Newcomer’s Guide / FAQ
Welcome to the Athens Symphony! Let go of any concerns you might have about classical music or the concert experience. These answers to some frequently asked questions will help you plan your concert visit. . .
About the Orchestra
What is a symphony orchestra, exactly?
A collection of about 90 musicians who play four types of instruments:
- Strings — Violins (smallest, highest in pitch), violas, cellos, and double basses (largest, lowest in pitch). These players sit in a semicircle directly in front of the conductor and make up more than half the orchestra.
- Woodwinds — Flutes, oboes, clarinets, bassoons, and related instruments. These players sit a few rows back from the conductor, in the center of the orchestra.
- Brass — Trumpets, horns, trombones, tubas, and similar instruments. These instruments are the loudest, so you’ll see them at the back of the orchestra.
- Percussion — Drums, bells, and other fascinating paraphernalia that are struck, plucked, rubbed, etc. This includes kettledrums, the harp, and, on occasion, the piano. Some musical works use lots of different percussion; others may have a single musician playing the kettledrums, or no percussion at all. The percussion section is also found at the back of the orchestra.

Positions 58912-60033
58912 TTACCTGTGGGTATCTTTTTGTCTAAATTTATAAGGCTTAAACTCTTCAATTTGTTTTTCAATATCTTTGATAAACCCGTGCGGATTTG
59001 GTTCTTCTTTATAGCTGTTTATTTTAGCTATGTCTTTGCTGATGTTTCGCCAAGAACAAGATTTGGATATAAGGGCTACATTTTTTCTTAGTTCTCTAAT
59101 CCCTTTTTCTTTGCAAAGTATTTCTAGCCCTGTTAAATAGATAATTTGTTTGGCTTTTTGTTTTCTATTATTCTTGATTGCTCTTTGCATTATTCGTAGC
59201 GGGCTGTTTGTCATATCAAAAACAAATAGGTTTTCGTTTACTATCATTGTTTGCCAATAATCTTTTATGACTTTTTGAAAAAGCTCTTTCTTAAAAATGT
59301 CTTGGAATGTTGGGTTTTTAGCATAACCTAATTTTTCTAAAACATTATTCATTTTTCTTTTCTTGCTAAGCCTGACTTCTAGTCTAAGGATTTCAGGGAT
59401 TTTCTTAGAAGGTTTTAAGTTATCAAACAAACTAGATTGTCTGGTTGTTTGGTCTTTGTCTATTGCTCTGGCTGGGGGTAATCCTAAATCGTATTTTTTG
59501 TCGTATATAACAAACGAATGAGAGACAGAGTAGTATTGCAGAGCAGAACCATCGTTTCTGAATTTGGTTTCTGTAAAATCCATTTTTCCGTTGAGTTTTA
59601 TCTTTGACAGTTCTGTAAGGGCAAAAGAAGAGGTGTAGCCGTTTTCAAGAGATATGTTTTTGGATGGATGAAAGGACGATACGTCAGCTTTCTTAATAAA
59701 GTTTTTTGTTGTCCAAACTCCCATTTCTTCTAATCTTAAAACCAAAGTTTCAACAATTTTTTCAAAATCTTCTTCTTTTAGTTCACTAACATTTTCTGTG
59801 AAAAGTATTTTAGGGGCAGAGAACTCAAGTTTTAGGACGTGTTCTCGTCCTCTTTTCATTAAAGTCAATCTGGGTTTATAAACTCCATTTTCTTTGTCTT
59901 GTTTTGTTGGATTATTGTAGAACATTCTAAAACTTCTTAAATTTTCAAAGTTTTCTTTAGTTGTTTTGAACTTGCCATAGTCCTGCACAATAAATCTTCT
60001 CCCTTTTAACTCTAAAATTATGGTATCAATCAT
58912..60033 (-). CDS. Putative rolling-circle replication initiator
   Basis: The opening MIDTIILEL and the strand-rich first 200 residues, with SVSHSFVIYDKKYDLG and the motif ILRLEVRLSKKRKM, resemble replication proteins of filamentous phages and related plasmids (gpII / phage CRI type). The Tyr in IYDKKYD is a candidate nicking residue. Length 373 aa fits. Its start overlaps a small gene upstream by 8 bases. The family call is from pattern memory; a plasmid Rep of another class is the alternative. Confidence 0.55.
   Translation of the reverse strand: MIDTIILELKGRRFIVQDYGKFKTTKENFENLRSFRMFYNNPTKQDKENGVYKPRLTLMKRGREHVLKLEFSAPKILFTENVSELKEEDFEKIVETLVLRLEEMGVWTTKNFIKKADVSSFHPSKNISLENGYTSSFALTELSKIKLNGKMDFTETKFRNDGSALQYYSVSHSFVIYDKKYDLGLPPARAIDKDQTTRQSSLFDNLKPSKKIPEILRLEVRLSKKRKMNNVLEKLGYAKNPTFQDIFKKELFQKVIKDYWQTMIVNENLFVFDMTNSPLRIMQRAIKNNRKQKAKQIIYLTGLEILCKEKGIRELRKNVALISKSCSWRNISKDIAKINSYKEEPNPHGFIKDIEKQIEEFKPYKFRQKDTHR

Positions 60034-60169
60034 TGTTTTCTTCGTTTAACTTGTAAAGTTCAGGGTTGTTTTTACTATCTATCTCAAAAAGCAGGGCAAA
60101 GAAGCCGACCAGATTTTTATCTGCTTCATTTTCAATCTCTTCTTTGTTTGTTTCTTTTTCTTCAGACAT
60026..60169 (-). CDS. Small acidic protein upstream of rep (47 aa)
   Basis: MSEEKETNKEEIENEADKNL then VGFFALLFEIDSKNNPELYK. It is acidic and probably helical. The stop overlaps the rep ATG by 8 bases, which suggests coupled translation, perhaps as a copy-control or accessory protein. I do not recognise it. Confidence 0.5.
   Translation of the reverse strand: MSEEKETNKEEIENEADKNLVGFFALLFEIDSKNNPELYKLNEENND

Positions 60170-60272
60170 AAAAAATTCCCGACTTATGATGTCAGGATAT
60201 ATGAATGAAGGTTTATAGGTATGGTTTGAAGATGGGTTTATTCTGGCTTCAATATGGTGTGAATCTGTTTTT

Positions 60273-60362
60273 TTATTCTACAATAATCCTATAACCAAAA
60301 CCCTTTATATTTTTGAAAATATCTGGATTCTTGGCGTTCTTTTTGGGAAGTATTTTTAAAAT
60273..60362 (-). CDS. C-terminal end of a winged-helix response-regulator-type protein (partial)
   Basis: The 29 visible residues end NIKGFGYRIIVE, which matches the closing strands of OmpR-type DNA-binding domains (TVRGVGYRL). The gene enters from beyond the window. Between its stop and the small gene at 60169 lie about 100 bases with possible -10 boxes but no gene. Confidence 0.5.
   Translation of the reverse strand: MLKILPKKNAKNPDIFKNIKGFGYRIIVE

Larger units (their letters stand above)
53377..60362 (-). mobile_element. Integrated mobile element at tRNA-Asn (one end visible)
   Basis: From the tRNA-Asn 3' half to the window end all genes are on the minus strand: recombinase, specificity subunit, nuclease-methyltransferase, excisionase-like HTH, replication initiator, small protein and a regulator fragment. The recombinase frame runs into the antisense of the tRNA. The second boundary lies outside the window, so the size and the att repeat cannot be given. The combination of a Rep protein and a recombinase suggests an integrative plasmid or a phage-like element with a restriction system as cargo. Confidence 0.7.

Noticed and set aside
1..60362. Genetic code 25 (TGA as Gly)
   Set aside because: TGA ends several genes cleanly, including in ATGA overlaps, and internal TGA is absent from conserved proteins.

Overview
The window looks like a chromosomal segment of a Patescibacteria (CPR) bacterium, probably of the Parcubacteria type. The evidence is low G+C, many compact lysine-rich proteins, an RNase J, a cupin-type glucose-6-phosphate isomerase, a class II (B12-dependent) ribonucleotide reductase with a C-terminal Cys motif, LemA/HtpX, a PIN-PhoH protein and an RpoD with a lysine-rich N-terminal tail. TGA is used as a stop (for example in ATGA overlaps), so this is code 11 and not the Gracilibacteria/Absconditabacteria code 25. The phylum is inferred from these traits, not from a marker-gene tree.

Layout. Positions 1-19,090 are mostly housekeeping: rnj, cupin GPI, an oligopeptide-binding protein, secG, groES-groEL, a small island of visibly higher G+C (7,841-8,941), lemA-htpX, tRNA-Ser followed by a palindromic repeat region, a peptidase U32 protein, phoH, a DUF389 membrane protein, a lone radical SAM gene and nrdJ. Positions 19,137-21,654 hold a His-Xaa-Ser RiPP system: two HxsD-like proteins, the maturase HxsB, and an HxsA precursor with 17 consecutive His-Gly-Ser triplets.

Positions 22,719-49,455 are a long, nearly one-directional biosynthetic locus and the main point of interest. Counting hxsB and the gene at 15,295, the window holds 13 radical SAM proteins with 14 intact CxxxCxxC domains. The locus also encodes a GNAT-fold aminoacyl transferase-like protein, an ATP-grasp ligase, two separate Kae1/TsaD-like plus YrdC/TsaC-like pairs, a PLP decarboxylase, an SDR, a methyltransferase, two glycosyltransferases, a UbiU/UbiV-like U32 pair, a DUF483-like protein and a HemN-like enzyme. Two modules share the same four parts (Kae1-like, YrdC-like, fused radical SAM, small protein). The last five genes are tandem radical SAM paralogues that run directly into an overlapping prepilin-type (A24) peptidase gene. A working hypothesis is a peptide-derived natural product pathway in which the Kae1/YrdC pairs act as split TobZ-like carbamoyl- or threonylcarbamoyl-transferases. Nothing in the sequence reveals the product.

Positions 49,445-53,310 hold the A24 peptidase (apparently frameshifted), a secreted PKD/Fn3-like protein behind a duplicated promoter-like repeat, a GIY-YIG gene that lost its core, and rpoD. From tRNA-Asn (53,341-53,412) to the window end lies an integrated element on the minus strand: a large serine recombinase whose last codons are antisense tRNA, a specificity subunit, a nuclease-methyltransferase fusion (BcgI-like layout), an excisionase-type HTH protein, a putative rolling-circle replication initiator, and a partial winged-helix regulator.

Why are there more stringed instruments than anything else?
The sound of an individual stringed instrument is softer than a brass or a woodwind instrument. But in large numbers, stringed instruments make a magnificent, rich and full sound.
Who is the Concertmaster and what does she do?
The concertmaster sits in the first chair of the first violins. She acts as leader of that section, but also plays a leadership role for the orchestra as a whole. She is also the last orchestra musician to enter the stage before a concert, and cues the principal oboist to “tune” the orchestra.
Why do all the musicians tune to the oboe?
The penetrating tone of the oboe is easy for all players to hear, and its ability to sustain pitch is very secure. The principal oboist plays the note “A,” and all the players make sure their “A” is exactly on the same pitch as the oboe’s. This ensures all musicians agree about the tuning before the concert begins.
Do I need to know anything about classical music before I come?
No! Think of classical music as any other art, which comes from and appeals to the human experience. Don’t worry if you don’t know the history behind the music being performed or what “tonality” means. Just be open to the sounds you will hear. Close your eyes, block out distractions, and just listen.